Inkplate done quick

I recently received an Inkplate, and while I’m in the middle of a few interesting projects already, I couldn’t let it sit there unused. Until I get a longer chunk of time to turn it into something really nifty — maybe an embedded debugging helper of some kind — it can at least mean I no longer need to have open.

kmlyink’s README explains:

This repo has two parts:

  • a Dockerised IMAP proxy written in Ruby.

    It speaks plain HTTP, like an ESP can manage. It just fetches your Inbox listing and puts it in JSON.

  • a MicroPython module that connects to your wifi, speaks to the IMAP proxy, and formats it into the display.

It took just a few hours to get it all up and running. Delightful!

A photo of kmlyink in action. There's some emails listed on an e-ink

DTB parser implementing notes

Ever find yourself needing to implement a device tree blob (aka FDT, flattened device tree) parser and want to save yourself some time? Learn from my mistakes!

If you try to do it in one pass, you will hurt yourself

I charged headlong into writing dtb.zig by starting at the top of the Devicetree Specification page on the “Flattened Devicetree (DTB)” Format” and reading down. It looked delightfully simple. Keep in mind, I still didn’t know what I yet needed out of it, just that I probably needed to reference the DTB to get it. (I kind of know better now.)

Read more!

Breaking homegrown crypto

Note: this is a pretty long article which does a deep dive into breaking some amateur crypto. I go on for quite a bit. Make a cup of tea before reading, and get ready to read some code!


Everyone knows it. Rolling your own cryptography is a terrible idea. Here’s Bruce Schneier writing about it in 1999. Here’s an excellent answer on the Infosec Stack Exchange about why you shouldn’t do it. Here’s another Scheiner post with an excellent opening sentence.

This, then, is a post about a broken homegrown cryptosystem; namely, that used in CodeIgniter, pre-2.2. This version was current until the release of CodeIgniter 2.2, on the 5th of June, 2014, and you can still find sites on it today.

The attack described in the post depends on a lot of things to go right (or wrong, if you will); it’s not just that they used a bad cipher, but also the fact that they rolled their own session storage, and implemented a fallback, and a dozen other things. This is probably typical for most bugs of this class; a bunch of bad decisions which aren’t thought through find their logical conclusion in complete insecurity.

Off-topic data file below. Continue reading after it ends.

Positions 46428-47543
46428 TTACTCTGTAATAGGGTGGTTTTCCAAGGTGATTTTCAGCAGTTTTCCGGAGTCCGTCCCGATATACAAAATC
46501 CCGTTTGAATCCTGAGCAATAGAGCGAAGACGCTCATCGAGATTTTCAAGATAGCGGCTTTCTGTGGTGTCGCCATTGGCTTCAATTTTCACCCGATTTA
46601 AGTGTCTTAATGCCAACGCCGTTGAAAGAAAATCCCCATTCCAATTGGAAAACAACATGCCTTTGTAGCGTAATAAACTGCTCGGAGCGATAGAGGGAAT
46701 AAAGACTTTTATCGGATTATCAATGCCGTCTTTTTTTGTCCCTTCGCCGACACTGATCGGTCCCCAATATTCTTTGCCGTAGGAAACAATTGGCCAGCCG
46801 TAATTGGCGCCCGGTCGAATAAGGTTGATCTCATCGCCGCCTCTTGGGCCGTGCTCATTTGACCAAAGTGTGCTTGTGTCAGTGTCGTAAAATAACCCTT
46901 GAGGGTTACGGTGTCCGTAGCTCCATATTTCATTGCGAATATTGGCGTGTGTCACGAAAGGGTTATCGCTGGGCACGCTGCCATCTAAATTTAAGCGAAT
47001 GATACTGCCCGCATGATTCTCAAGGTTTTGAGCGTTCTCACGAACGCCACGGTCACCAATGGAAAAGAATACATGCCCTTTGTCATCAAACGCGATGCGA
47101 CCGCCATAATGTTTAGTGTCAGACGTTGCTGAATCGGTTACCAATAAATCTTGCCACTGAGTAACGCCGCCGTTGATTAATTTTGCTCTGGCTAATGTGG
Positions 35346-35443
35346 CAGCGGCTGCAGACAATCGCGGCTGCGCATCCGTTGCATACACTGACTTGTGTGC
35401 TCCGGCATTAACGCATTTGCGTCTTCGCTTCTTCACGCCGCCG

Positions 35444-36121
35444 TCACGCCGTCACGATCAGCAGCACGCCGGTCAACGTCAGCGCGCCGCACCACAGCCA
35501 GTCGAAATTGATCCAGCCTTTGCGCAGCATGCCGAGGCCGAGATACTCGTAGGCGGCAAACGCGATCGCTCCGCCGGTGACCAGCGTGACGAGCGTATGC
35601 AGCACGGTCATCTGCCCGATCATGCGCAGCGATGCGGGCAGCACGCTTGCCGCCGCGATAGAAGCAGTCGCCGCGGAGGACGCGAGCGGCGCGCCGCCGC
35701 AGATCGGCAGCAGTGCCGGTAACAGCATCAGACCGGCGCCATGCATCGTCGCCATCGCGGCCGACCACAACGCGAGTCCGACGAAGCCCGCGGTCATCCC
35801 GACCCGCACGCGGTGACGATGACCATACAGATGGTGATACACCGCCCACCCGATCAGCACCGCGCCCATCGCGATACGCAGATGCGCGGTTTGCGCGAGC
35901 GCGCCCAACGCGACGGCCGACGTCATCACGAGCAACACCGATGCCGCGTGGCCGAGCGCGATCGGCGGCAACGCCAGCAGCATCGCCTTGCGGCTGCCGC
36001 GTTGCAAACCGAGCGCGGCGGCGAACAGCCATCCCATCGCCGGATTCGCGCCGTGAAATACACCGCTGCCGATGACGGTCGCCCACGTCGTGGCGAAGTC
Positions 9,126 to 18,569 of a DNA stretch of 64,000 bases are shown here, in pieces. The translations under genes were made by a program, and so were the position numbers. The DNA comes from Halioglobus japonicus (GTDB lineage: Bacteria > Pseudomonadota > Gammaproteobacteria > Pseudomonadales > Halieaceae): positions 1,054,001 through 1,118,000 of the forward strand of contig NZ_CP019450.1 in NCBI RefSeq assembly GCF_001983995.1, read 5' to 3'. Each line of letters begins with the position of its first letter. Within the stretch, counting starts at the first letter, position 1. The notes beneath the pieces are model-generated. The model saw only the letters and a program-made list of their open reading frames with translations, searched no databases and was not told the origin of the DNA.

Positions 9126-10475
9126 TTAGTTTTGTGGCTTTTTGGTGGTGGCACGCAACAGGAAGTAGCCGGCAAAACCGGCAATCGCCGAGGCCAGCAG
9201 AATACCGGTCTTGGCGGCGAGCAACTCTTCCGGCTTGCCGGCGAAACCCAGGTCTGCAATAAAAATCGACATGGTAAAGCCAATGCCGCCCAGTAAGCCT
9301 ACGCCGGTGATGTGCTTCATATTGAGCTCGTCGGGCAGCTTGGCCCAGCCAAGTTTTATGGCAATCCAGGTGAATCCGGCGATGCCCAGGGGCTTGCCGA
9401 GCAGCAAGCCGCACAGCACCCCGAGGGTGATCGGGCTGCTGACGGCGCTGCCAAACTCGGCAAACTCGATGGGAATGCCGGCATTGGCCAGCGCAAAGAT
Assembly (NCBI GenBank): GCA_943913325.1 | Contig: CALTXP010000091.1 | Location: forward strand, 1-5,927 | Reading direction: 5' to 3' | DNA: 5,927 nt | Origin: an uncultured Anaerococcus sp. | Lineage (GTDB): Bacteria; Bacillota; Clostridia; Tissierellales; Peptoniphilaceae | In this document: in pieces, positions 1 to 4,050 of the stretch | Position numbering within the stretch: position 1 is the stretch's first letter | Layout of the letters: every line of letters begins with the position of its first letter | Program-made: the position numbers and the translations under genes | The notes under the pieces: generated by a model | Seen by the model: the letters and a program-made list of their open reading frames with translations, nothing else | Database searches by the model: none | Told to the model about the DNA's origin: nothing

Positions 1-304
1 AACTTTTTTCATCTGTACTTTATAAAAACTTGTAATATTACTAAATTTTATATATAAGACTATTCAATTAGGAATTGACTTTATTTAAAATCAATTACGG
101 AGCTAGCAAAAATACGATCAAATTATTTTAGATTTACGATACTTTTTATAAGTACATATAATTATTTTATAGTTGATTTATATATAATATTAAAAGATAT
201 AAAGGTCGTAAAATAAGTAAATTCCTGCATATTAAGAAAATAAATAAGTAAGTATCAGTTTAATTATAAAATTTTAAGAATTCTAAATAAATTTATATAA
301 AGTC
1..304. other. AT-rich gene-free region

Let’s get into it!

Read more!

Snapchat: not for state secrets

I use Snapchat. It’s an app where you can take a photo or short (< 10 second) video and send it to your friends who use the service; they’ll then be able to see it, once, before it disappears forever.

Ostensibly, the app is for sexting, because there’s no fear that your photo will get spread around (no forwarding/etc.) or retained for longer than you’d like, but it seems like it’s not as much a sexter’s hangout as the media might want you to think.

My circle of friends use it basically as an extension of weird Twitter – most snaps I send and receive are strange angles of weird objects; the completely mundane but somehow therapeutic (7 seconds of the camera pointed outside the window of a tram, pointed at the ground moving below); or just closeups of Curtis Stone’s face, wherever we see him.

Of course, the promise that they won’t get retained is just that: a promise. Since your phone receives this image and shows it to you at some point, it must be downloaded by your phone. If it can be downladed by the phone, it can be downloaded by something else. We decided to find out how.

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Escapology: how, when and why to encode and escape

As programmers, we spend a lot of time just carting data from one place to another. Sometimes that’s the entire purpose of a program or library (data conversion whatevers), but more often it’s just something that needs to happen in the course of getting a certain task done. When we’re sending a request, using a library, executing templates or whatever, it’s important to be 100% clear on the format of the data, which is a fancy way of saying how the data is encoded.

Let’s do the tacky dictionary thing:

encoding (plural encodings)

  1. (computing) The way in which symbols are mapped onto bytes, e.g. in the rendering of a particular font, or in the mapping from keyboard input into visual text.

  2. A conversion of plain text into a code or cypher form (for decoding by the recipient).

I think these senses are a bit too specific—if your data is in a computer in any form, then it’s already encoded. The keyboard doesn’t even have to come into it.

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